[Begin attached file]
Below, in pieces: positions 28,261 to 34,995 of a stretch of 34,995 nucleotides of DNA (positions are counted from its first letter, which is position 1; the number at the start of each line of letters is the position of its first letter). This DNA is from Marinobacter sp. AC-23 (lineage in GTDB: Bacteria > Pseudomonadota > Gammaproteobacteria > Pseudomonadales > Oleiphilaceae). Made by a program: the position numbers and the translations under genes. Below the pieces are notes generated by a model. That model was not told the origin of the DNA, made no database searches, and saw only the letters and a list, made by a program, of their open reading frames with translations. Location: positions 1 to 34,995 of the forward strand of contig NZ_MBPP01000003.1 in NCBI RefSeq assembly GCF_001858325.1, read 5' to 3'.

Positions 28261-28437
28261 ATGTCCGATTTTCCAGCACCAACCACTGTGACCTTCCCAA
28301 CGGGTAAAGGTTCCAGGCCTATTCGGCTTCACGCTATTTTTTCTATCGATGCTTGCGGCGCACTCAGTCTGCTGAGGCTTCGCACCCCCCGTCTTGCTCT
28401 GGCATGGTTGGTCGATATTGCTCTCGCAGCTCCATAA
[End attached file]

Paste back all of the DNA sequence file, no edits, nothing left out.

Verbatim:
Below, in pieces: positions 28,261 to 34,995 of a stretch of 34,995 nucleotides of DNA (positions are counted from its first letter, which is position 1; the number at the start of each line of letters is the position of its first letter). This DNA is from Marinobacter sp. AC-23 (lineage in GTDB: Bacteria > Pseudomonadota > Gammaproteobacteria > Pseudomonadales > Oleiphilaceae). Made by a program: the position numbers and the translations under genes. Below the pieces are notes generated by a model. That model was not told the origin of the DNA, made no database searches, and saw only the letters and a list, made by a program, of their open reading frames with translations. Location: positions 1 to 34,995 of the forward strand of contig NZ_MBPP01000003.1 in NCBI RefSeq assembly GCF_001858325.1, read 5' to 3'.

Positions 28261-28437
28261 ATGTCCGATTTTCCAGCACCAACCACTGTGACCTTCCCAA
28301 CGGGTAAAGGTTCCAGGCCTATTCGGCTTCACGCTATTTTTTCTATCGATGCTTGCGGCGCACTCAGTCTGCTGAGGCTTCGCACCCCCCGTCTTGCTCT
28401 GGCATGGTTGGTCGATATTGCTCTCGCAGCTCCATAA